As you’ve probably seen, the shelves at the grocery store have recently been pretty bare. In response to the scarcity, restaurants, farmers’ markets and farms have taken it upon themselves to sell their produce, meat and dry goods online to consumers. If you’re looking to support local businesses this Giving Tuesday, give those businesses in your area a call and see if they have groceries available for delivery or curbside pickup.

Your favorite food distributors are also jumping in and selling off goods that would normally be shipped to restaurants. Meat purveyor Pat LaFrieda now offers nationwide shipping on its famous beef, pork, veal, lamb and poultry, and you can have a number of high-quality meat boxes shipped directly to your front door from Heritage Foods.

And, if you place an order from The Chefs' Warehouse, a specialty foods distributor, you can give back while you grocery shop. That’s right — 10% of their retail sales are donated to furloughed employees and other impacted members of the food service industry. You can also give back to displaced food and restaurant industry workers through the donation page on the Chefs' Warehouse website.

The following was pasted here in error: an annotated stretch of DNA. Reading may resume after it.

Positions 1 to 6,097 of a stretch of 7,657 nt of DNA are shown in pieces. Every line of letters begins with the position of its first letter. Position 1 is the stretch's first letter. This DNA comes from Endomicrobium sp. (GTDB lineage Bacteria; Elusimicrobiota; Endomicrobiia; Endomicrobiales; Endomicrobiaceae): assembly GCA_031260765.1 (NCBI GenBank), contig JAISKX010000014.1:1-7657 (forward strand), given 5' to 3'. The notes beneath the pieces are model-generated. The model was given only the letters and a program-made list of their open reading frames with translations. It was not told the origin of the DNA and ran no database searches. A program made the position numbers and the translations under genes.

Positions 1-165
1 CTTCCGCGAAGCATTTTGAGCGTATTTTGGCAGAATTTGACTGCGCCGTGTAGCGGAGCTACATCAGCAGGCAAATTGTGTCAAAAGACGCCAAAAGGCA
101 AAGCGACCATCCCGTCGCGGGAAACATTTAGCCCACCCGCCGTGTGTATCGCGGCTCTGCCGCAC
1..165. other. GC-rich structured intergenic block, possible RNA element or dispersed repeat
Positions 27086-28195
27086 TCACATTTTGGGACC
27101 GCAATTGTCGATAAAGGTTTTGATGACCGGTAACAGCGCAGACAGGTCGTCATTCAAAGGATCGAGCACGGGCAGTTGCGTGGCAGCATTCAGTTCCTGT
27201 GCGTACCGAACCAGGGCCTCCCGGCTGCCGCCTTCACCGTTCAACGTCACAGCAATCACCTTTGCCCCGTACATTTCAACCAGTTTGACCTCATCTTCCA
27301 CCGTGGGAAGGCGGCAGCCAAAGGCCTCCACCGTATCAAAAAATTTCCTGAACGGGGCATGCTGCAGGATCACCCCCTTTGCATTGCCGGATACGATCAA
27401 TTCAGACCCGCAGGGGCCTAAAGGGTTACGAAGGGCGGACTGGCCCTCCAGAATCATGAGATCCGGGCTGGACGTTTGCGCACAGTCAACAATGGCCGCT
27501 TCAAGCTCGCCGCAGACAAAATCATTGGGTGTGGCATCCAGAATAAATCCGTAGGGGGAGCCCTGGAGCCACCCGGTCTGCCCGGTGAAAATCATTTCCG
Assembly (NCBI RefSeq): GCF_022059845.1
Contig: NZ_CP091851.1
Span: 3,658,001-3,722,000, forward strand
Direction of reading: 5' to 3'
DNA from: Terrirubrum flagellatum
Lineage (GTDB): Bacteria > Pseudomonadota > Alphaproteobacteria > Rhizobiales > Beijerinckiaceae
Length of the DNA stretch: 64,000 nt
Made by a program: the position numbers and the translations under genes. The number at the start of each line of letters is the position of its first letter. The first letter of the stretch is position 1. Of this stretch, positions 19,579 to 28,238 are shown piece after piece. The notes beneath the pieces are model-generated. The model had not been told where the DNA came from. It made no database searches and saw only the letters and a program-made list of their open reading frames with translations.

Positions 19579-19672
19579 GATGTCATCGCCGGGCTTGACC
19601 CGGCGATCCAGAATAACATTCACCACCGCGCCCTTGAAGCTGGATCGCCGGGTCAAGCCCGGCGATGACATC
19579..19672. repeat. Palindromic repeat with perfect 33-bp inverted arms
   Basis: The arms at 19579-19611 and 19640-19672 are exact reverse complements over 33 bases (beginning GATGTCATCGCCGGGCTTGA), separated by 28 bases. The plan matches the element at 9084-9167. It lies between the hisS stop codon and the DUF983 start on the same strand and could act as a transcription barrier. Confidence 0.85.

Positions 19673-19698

Say “Thank You” to Essential Workers

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Overhead Shot Looking Down On Woman Writing In Generic Thank You Card

Photo by: monkeybusinessimages/Getty

monkeybusinessimages/Getty

Millions of essential workers are risking their health during the coronavirus outbreak, and it’s easy to offer thanks to healthcare workers, first responders, grocery store clerks, warehouse workers, postal workers and other heroes. Express your gratitude by sending a virtual “thank you” card to the essential workers in your life. Websites like Paperless Post and Punchbowl have a variety of beautiful e-cards you can send for free.

Or, you can show your support by arranging for coffee or takeout to be delivered to frontline workers. It’s a win-win: You can support local restaurants and give a free meal to those working during the pandemic. However, if you’re sending coffee or food to a hospital, be sure to call ahead first and make sure outside deliveries are being accepted.

Cracker Barrel and Dunkin’ Donuts have also found ways to pay tribute to essential workers. For each $10 Cracker Barrel gift card purchased, the restaurant will donate a meal to a healthcare worker, and if you send a Dunkin’ e-gift card to thank an essential worker, the coffee chain will donate $1 to the Dunkin’ Joy in Childhood Foundation, which supports nonprofits helping families affected by COVID-19.